Dr. Jaroslav Egon Salaba Vojan
Foreign Language Press Survey - Community Supporter
The Chicago Foreign Language Press Survey was published in 1942 by the Chicago Public Library Omnibus Project of the Works Progress Administration of Illinois. The purpose of the project was to translate and classify selected news articles that appeared in the foreign language press from 1855 to 1938. The project consists of 120,000 typewritten pages translated from newspapers of 22 different foreign language communities of Chicago.
The Foreign Language Press survey, hosted by the Newberry Library has numerous references to Dr. Vojan and his involvement in supporting all facets of Czech life and Czech activities, especially in his local community.
Below are just several examples to support this from the Foreign Language Press Survey.
Denní Hlasatel, Mar. 5, 1911
Following this, the manager, Dr. J. E. Salaba Vojan, made his report of the activities of the Bureau during the first year of its existence. The activity of the Bureau can be separated into five departments:
Denní Hlasatel, Mar. 17, 1911
Election of officers of the Bohemian-American Press Bureau took place at the last meeting of the newly elected executive committee. James F. Stepina was elected chairman to replace Mr. John J. Fucik, who resigned from the office because of increased business matters. The retiring chairman was tendered a vote of thanks of the other members for the good work he has done for the organization. Mr. Em. Beranek remains vice-chairman; R. Jaromir Psenka, as secretary, and Mr. Frank J. Skala, as treasurer. Mr. Fucik accepted the chairmanship of the financial committee.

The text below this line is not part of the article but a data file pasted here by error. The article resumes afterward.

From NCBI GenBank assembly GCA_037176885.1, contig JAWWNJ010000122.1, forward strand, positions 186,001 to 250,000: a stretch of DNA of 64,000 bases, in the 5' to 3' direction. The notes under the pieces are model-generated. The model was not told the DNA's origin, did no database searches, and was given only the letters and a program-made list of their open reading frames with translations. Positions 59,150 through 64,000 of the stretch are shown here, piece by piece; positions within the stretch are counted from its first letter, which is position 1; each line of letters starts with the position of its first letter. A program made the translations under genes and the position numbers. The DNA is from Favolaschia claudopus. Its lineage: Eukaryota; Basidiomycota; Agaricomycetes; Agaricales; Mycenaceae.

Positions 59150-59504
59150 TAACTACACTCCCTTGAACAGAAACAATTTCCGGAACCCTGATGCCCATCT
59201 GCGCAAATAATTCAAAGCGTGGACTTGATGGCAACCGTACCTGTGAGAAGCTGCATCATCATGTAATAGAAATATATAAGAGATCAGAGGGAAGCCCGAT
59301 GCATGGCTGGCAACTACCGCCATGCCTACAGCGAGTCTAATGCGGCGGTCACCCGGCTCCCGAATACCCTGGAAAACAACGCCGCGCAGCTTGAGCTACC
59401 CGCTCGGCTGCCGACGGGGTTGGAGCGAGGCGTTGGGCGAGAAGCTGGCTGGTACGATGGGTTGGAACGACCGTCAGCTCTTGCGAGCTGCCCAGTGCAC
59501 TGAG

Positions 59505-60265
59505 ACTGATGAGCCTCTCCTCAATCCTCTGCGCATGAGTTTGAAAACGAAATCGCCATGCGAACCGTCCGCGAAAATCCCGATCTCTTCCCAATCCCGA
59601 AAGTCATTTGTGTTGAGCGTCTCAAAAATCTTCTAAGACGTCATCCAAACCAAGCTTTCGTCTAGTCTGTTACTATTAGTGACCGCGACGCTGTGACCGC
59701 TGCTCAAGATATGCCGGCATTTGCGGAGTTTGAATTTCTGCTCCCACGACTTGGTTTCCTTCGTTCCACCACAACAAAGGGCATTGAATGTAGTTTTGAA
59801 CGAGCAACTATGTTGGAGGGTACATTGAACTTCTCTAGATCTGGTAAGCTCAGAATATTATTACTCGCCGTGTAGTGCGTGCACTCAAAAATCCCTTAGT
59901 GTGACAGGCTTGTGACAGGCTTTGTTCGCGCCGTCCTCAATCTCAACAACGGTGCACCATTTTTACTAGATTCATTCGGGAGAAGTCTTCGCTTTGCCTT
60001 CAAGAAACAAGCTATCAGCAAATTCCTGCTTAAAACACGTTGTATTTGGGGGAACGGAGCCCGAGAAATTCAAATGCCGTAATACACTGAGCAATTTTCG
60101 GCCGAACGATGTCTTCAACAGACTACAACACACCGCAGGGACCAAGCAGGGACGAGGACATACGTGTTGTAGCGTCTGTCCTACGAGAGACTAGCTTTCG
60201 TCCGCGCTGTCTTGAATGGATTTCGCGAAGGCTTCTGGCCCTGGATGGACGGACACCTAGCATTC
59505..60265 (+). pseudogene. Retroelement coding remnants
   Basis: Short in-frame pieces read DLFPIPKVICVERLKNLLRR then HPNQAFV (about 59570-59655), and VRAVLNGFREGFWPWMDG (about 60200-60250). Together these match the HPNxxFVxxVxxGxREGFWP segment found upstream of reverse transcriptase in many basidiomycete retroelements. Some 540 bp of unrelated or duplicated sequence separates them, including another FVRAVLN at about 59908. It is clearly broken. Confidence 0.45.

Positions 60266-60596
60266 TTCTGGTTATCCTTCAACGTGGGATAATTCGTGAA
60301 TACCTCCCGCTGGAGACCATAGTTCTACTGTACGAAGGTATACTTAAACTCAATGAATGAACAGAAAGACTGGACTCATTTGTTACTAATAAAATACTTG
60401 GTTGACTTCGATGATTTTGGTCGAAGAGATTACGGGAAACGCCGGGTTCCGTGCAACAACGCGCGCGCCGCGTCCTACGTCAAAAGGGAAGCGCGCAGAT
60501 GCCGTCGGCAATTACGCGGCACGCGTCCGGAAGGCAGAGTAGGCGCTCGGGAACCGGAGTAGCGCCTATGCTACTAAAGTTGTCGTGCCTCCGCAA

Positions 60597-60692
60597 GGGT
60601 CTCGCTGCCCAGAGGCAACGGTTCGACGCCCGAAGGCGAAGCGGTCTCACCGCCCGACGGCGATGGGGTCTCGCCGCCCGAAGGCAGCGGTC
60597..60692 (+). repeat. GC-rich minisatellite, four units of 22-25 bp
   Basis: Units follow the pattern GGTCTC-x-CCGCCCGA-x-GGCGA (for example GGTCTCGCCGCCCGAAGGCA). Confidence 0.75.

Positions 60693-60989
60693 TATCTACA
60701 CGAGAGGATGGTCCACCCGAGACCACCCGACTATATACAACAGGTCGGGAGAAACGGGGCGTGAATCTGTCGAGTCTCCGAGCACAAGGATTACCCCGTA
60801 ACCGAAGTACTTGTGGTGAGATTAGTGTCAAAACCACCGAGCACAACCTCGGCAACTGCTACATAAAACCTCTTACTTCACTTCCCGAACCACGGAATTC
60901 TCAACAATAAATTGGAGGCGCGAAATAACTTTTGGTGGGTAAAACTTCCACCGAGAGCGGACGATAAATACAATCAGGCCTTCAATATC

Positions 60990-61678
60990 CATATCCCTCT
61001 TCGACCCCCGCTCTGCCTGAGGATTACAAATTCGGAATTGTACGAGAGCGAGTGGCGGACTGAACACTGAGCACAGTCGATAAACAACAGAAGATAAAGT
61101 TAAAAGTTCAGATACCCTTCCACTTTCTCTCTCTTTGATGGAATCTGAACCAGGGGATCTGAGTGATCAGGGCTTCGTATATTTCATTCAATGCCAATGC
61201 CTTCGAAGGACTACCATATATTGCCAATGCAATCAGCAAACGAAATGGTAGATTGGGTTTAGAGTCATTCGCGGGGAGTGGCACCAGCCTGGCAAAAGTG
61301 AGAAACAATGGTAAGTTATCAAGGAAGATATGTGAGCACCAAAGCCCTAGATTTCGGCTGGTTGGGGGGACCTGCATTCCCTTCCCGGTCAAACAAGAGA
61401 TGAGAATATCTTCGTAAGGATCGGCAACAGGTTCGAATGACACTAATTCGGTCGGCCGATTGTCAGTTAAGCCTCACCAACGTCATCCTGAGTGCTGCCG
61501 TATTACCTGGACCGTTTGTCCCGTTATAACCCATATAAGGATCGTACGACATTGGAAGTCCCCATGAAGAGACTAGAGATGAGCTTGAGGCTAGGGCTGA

The agreement between the executive committee and the directors, Doctor J. Salaba Vojan was extended for another year. Another important decision was for the revision of the English text books and encyclopedic works, and the sending of corrections and informative articles to publishers, whose publications do not give the happenings about Bohemians and Bohemia correctly.
Denní Hlasatel, July 28, 1911
Never perhaps in the history of Bohemian Chicago was such interest shown about anything. Never was such expectation prevalent as we are now witnessing and experiencing in view of the Havlicek festivities which will take place next Saturday and Sunday. The name of Havlicek is on everyone's lips these days. There is no one among us who does not know the significance and merits of Havlicek, who does not admit that such a man is deserving of having his memory preserved forever in the hearts of a grateful posterity, and who would not endeavor to contribute as much as possible to honoring his memory.